'cities without slums' goal of “improving the lives of at least 100 million
slum dwellers by 2020”. This figure (100 million) sounds huge, but when compared
to the estimated current population of nearly one billion slum dwellers globally,
it is a modest and realistic target. It implies addressing the needs of ten
percent of the world’s current urban population who suffer from diverse aspects
of inadequate shelter, including lack of security of tenure and insufficient
access to basic services and infrastructure.
From the outset, it is clear that such a long-term initiative needs
to fully involve all stakeholders, first amongst them the slum dwellers
and their organisations.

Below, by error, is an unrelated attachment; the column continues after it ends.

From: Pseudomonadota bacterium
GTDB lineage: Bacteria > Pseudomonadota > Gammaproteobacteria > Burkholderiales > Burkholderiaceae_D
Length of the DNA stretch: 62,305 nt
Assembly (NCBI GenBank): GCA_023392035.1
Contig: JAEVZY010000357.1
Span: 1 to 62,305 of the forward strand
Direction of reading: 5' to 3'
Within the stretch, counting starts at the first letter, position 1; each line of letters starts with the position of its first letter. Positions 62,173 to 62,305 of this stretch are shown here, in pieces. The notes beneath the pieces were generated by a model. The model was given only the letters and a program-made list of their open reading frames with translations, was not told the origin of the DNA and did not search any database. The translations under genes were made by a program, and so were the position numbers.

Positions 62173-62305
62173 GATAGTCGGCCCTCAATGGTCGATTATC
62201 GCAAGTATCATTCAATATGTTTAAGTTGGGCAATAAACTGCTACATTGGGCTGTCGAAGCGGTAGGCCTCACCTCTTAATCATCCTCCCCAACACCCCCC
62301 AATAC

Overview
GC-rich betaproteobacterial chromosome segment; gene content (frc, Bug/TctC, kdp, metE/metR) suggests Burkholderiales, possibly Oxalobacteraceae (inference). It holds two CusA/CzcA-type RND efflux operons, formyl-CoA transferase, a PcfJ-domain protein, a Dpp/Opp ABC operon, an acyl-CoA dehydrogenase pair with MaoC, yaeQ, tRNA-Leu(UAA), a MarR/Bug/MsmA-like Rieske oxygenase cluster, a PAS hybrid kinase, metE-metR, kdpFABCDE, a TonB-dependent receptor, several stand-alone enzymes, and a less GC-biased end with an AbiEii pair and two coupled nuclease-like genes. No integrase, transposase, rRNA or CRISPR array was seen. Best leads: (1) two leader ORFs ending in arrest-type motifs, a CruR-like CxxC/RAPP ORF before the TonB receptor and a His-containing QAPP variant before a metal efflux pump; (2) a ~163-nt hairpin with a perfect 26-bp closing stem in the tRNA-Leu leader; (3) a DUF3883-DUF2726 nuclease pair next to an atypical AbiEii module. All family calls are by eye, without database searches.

Secondly, all related public authorities at the national, city and
local levels should be the locomotives of this process in terms of
creating an enabling environment.
Thirdly, all related civil society organisations (including Ngos,
research institutes and professional associations) should mobilise
their capacity and potential to contribute to these activities.
At this juncture, I wish to appreciate that the government of Kenya
is fully committed to this millennium development target through the
recently launched Kenya slum upgrading programme, which is supported
with the guidance of its major initiatives on urban and shelter development
namely: the global campaign on urban governance and the global campaign
for secure tenure, un-habitat stands ready to increase its cooperation
and assist all the stakeholders, primarily the government and local
authorities of Kenya, in prioritizing the slum upgrading component
of the national housing policy.
I thank you for your kind attention and wish you full success in